Dr Bernd Bohr
Dr Bernd Bohr, Chairman, Automotive Group, Robert Bosch
What does this new ECU plant mean for Bosch?
With the start of ECU manufacturing, we are taking the next logical step by bringing the brain of the vehicle to India. With Bosch India’s and Mico’s over 50-year legacy in producing mechanical parts of highest precision and quality, the commencement of this unit brings to the country and to Bosch India, a whole new set of competencies that opens up a significant segment — engine management and also vehicle safety and comfort.
What is your outlook for 2009 and beyond?
At this point in time, we have been hit by the strongest recession in decades. Our sales for automotive in the first quarter were down 35 percent compared to last year. But we are expecting some stabilisation in the second half of 2009. The market should pick up by 2010 and will again be driven by India and China, where our forecast is 6.5-8 percent growth. However, our recovery is going to come from an extremely low base. The worldwide motor vehicle production and our forecast for 2009 are around 58 million vehicles, which is 20 percent less than 2007. Production will pick up from 2011 onwards, but will be still shy of 2007 levels. Therefore, recovery for the automotive industry on a global scale would be somewhere around 2012.
What is your product strategy for the future?
There are innovative strategies for profitable growth in this very challenging environment. We strongly believe the mega trends of low emissions, rising oil prices and the quest for safety will prevail and will remain the megatrends as they have over the past few years. Our investments will help to provide safer, cleaner and more economical vehicles and also provide a stress-free and comfortable driving experience. These investments will continue and will even be increased.On the powertrain side, we are preparing for Euro 6 emission norms and we are developing electronic drive trains for hybrids but also for the electric vehicle. For this, major investments go into developing magnesium ion batteries together with our partner Samsung SDI and we are investing $ 500 million in the next four to five years.In the area of vehicle safety, we are working on improving the functionality and reducing the cost of life-saving technologies like ABS and ESP. We are gradually including sensors like radar and video to add functionality like lane keeping and automatic emergency tracking. Above all, innovation is going to make these systems more affordable, especially for car buyers in the emerging markets and the best way to do this is to localise development and production. This gives a cost benefit that is obvious but just as important; it brings engineering closer to the market and enables it to be tuned to the real market needs. More than a quarter of our 25,000-odd engineers worldwide are working in the Asia-Pacific region.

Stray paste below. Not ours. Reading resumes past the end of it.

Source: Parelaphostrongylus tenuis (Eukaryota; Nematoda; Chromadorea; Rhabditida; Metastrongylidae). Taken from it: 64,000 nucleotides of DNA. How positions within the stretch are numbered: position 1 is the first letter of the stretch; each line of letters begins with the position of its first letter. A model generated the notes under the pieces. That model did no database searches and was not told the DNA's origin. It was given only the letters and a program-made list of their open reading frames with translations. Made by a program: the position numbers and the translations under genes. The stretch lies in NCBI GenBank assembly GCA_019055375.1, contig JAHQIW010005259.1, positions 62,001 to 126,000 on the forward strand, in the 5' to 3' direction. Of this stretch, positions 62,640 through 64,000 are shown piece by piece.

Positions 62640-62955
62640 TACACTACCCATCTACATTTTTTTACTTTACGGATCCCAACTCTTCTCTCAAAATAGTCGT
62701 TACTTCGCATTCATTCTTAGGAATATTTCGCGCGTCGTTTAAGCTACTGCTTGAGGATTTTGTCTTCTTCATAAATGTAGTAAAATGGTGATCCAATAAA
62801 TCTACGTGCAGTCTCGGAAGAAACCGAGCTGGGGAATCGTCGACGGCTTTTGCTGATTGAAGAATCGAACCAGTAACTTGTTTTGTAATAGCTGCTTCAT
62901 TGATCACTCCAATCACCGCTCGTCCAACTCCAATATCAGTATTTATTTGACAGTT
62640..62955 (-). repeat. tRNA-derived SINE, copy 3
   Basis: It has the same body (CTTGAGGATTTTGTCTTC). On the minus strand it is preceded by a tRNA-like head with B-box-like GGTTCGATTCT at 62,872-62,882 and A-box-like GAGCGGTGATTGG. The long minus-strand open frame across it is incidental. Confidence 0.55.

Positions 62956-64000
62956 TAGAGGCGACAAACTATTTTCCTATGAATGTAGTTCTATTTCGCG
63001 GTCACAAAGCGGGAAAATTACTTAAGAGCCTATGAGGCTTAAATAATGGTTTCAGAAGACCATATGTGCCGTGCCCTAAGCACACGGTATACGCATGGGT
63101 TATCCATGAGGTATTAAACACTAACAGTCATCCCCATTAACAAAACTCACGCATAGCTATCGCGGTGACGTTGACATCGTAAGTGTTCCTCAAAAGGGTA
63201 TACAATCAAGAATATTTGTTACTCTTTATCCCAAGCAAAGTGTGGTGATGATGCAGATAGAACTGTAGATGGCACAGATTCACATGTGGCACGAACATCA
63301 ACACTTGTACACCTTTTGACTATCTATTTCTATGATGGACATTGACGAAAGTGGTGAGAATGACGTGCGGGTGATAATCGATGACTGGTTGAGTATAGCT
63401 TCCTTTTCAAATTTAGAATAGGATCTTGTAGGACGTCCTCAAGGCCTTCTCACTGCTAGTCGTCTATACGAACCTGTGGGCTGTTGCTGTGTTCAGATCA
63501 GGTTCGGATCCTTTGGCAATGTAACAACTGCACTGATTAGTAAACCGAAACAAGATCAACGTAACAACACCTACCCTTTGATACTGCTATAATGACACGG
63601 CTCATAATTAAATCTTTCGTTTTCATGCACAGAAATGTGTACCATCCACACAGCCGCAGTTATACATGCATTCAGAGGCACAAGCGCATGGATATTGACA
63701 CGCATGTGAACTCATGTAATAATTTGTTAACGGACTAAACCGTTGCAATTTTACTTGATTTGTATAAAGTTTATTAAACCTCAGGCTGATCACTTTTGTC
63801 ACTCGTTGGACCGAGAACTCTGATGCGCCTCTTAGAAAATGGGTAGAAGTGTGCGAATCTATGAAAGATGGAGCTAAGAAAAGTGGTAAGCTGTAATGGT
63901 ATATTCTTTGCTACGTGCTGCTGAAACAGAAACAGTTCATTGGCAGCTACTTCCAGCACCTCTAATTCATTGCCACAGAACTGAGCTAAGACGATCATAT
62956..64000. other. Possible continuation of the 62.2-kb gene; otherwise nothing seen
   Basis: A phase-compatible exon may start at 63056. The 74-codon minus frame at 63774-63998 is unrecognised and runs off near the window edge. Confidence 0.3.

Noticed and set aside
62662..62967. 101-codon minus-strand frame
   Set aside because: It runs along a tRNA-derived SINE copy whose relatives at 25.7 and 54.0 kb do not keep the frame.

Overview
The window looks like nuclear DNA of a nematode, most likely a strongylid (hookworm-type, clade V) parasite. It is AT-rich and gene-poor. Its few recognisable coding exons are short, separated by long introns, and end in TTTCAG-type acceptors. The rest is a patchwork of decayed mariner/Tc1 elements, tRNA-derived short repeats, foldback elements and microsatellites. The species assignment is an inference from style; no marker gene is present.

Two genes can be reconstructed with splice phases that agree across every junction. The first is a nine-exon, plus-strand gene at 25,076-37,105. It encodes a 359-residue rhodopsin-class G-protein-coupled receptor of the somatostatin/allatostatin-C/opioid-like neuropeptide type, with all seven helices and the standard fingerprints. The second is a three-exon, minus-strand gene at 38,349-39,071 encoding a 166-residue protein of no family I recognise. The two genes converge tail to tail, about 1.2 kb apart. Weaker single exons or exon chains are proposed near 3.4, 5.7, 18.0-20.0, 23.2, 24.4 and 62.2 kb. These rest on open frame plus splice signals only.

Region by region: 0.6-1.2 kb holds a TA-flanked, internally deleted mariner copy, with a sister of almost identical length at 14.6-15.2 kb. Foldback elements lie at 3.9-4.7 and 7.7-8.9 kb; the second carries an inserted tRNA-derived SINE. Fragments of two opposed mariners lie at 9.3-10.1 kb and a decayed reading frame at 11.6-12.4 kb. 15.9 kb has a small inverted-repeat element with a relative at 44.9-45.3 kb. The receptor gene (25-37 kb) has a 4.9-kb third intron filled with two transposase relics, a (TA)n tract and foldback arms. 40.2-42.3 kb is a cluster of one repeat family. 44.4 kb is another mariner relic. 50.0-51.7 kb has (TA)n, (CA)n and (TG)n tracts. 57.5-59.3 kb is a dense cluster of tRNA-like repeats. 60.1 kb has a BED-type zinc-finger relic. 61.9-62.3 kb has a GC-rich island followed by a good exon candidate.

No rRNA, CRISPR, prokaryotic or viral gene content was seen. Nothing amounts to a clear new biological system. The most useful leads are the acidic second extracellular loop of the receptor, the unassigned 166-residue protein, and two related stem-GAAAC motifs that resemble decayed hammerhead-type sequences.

How far can Bosch push the Low Cost Vehicle (LCV) envelope, not just for India but also for Europe?
The learning experience we had with the LCV project here in India has proven very positive not only for this market but also other emerging markets. We do see certain chances in China but also for taking the new experience of making things simpler and taking it back to the more established markets and to the lower end of some car platforms. So, we have already been able to transfer some of the software we have developed here for the low-priced vehicles in Europe.Currently, we are on Euro 5 norms for Europe and working on Euro 6. But having had the necessity to make things very simple has proved very valuable for our engineers. That is what we have hoped for in both addressing markets here and at the same time learning something for our established markets.
Can the Nano project be replicated for other small car projects?
Whenever low-priced vehicles come to the market, Bosch will be a natural partner since we can offer low-cost parts besides integrating low-cost elements into existing units. For low-cost vehicles, China and India and parts of Africa and Eastern Europe are potential markets. Besides, we introduced the fuel injection system very successfully in Europe and it is a typically low-cost solution.
How many OEMs in India are you talking to for your start/stop technology?
There are quite a number of OEMs who are interested and we are in active discussions with them. Unfortunately, I can’t name the companies. It is an excellent product and we believe that this small product is extremely relevant for Indian conditions.
What is your overall India gameplan?
We have been continuously investing into India, bringing state-of-the-art technology at the right point in time, when the markets demanded it. India has proved to be a very positive market for the company. The 20 percent per year CAGR growth rate is very satisfactory and we will continue to invest in this business, even if the worldwide economy at the moment is slowing down. We are a privately owned company and we have the finance and the possibility to invest. We have been investing over the past four years, every year roughly Rs 500 crore within Bosch as a group, and we will continue to do so as we go forward.
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